Asked by Jessica, Minnesota
I just read something on the Internet that omega-3 fatty acids can help prevent depression. Is there any truth to this?
Mental Health Expert
Dr. Charles Raison
Emory University Medical School
As is so often the case in this blog, the answer to your question is a resounding "maybe." Lots of studies have been done looking at omega-3 fatty acids for the treatment of both unipolar (what I sometimes call "regular old") depression and for depression in bipolar disorder. The findings are mixed.
As unclear as the data are for using omega-3 fatty acids to treat depression, we know even less about whether omega-3s might actually prevent depression.
Most of the work that has been done in this area has focused on preventing post-partum depression. Taken as a whole the results are not very promising.
I've been doing psychiatric research for a long while, and the situation with omega-3 fatty acids is far from atypical. For many reasons, a potential treatment is expected to be very promising.
Studies are done in animals that look very good. In the case of omega-3 fatty acids, numerous studies show they have just the kind of effects on brain and body functioning that should make them good antidepressants. Moreover, in the case of omega-3 fatty acids, there is evidence that people who eat food with a higher ratio of omega-3 to omega-6 fatty acids are less likely to get depressed over time.
A similar effect has been observed at the level of whole societies. Some studies show that countries that consume more fish high in omega-3s have lower rates of depression.
So people get excited about the potential new treatment and find a way to take it ahead of formal studies and swear by it. Again this is the case with omega-3 fatty acids. Then our best version of an ironclad test is applied: the placebo controlled trial. When put to this test for depression, most interventions fail. This doesn't mean they don't work.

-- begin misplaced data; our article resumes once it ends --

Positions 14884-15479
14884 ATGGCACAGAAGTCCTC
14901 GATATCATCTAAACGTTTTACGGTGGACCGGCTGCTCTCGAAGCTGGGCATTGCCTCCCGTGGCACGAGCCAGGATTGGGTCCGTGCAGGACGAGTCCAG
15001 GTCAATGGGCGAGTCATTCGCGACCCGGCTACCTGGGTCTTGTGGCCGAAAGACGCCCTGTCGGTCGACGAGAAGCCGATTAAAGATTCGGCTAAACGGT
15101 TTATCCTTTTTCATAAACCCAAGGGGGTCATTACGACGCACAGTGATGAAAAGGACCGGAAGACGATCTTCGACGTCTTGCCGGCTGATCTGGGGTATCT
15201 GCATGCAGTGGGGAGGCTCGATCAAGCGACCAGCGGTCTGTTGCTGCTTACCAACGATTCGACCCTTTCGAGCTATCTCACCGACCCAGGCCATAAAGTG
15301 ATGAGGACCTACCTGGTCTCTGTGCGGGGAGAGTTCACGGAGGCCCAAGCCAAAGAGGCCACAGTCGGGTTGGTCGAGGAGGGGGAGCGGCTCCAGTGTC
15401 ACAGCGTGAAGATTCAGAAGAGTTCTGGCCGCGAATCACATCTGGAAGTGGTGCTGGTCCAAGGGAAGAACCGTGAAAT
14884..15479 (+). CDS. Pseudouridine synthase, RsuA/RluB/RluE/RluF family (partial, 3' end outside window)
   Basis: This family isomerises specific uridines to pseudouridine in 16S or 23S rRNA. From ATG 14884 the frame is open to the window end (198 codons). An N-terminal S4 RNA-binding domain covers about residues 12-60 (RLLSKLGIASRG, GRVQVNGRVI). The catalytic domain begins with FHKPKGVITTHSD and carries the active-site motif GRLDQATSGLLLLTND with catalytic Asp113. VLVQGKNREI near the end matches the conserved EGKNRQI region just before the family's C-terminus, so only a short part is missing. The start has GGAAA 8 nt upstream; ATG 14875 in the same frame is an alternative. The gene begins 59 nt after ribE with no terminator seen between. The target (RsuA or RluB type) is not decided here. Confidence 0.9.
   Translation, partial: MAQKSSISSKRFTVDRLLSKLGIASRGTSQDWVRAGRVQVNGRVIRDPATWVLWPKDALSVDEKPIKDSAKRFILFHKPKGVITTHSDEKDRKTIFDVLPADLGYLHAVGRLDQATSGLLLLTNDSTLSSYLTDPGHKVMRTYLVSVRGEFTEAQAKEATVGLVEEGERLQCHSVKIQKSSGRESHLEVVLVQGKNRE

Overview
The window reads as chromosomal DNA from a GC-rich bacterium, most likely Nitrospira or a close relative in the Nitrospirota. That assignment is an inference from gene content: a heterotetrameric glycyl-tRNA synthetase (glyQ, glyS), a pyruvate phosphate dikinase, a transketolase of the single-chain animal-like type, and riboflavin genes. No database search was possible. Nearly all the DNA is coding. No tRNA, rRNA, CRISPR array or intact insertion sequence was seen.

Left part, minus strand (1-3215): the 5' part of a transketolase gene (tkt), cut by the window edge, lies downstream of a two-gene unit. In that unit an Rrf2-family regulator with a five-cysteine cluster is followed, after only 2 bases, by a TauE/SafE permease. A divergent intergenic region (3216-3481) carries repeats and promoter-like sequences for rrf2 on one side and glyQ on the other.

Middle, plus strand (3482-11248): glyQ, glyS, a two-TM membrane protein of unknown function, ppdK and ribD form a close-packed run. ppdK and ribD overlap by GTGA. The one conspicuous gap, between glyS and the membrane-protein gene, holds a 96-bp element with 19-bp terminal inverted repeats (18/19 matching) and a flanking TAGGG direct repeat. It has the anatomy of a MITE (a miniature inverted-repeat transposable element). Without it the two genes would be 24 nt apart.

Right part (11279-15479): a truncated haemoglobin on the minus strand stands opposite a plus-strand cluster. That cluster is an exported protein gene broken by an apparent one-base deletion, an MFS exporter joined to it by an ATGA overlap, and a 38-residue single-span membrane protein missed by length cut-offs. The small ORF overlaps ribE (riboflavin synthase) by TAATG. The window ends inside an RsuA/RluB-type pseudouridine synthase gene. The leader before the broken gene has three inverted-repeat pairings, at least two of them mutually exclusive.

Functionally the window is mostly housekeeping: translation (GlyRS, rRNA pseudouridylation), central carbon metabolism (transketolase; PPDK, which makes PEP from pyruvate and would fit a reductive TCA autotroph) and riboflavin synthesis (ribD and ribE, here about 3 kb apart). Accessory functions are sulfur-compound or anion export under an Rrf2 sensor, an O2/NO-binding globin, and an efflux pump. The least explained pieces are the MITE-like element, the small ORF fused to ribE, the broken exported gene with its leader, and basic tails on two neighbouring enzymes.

It just means they don't work any better than a salt or sugar pill. Another way of saying the same thing is that the intervention in question doesn't have any specific antidepressant properties over and above the powerful antidepressant effects of placebo.
Placebo-controlled trials are the gold standard. But when enough of them have been done they can be lumped together into what is called a meta-analysis. In situations such as with omega-3s, where some studies are positive and some are negative, a meta-analysis sometimes allows a more accurate picture to arise.
There are two recent meta-analyses done of studies comparing omega-3 fatty acids with placebo, and even they don't agree with each other. The first, and smaller, meta-analysis found that overall omega-3 fatty acids were no more effective than placebo.
Moreover, the better quality each included study was, the less likely it was to be positive. This suggests the positive studies were mistakes.
A more recent, and larger, meta-analysis is a bit more optimistic. To make sense of its results you need to know that there are two types of omega-3 fatty acids that are most commonly used to treat depression: eicosapentaenoic acid, or EPA, and docosahexaenoic acid, or DHA. This meta-analysis found that only omega-3 preparations that were made of more than 60% EPA were effective for depression.
So a clear take-home message here is that if you do use an omega-3 fatty acid, make sure you get one that is mostly EPA.
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